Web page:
Louisville has to have the most pathetic 7-0 record of any AQ-conference team in recent memory.  That quality win over UNC is a fading memory, and since then the Cardinals have barely beaten FIU, Southern Miss, and South Florida.  Those three teams are a combined 3-19 on the season.  3-19!  Louisville’s total margin of victory in the three games is 13 points.  The week 8 win over the Bulls at home was the closest call yet, a 27-25 comeback victory that more or less saved the Cards’ season.  Louisville, which was outgained 386 yard to 384, enjoyed leads of 14-3 and 21-10 before coughing up 15 unanswered points late in the game.  Even after Teddy Bridgewater led an eight-play, 75-yard drive the lead wasn’t secure thanks to a blocked PAT.  It took a B.J. Daniels’ interception to end this horror.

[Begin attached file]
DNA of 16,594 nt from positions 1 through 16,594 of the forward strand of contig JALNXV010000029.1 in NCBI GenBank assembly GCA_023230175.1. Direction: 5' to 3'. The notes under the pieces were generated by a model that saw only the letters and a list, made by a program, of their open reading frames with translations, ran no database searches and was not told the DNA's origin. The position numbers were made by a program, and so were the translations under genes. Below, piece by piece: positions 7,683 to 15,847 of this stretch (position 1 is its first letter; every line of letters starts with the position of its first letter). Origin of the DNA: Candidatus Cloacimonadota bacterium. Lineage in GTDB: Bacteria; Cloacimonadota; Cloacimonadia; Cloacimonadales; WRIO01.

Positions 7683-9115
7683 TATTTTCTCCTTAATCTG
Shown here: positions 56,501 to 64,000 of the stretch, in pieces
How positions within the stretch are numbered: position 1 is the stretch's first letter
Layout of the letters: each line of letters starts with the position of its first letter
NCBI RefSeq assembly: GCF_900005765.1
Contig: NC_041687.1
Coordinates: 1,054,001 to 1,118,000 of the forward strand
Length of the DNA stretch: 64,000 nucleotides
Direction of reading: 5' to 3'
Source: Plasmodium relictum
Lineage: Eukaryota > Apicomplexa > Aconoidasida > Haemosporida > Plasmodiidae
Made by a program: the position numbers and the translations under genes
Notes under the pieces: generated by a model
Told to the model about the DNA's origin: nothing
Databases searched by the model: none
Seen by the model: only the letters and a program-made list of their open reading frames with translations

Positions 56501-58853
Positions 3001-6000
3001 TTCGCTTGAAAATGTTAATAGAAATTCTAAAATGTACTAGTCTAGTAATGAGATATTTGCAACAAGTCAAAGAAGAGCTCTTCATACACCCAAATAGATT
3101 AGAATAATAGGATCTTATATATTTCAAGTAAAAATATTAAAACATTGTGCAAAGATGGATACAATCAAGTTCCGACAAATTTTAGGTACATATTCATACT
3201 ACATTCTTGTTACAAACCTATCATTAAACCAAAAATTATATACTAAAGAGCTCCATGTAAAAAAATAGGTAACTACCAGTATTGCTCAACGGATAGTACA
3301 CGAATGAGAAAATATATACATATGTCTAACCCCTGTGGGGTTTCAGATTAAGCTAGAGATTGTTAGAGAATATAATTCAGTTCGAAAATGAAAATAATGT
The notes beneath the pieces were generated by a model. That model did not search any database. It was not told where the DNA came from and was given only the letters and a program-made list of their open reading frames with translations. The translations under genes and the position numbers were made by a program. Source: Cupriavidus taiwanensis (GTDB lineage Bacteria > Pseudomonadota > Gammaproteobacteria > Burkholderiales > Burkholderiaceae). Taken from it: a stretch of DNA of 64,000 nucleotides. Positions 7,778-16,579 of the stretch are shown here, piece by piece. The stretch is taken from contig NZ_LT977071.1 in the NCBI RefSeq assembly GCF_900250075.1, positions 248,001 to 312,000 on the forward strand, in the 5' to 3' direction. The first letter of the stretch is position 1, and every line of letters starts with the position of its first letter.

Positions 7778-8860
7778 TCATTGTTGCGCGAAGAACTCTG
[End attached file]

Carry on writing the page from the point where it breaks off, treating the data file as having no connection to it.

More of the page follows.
Our Midwestern tour ends in Lexington, where the Georgia Bulldogs barely survived Kentucky.  Despite dominating the Wildcats in every statistical category, it took a rather bizarre fourth-quarter, clock-killing drive to ice the 29-24 win.  That drive saw Georgia try and throw for a fourth-down conversion deep in UK territory rather than kicking a field goal to go up by eight points with under ten seconds remaining; an odd decision, but hardly stranger than the disconnect between the scoreboard and the numbers.  Georgia outgained the ‘Cats 504-329, posses the ball for nearly five more minutes than Kentucky, and still came within a couple plays of losing.

*****

Upset of the Week: Toledo 29, Cincinnati 23 in Toledo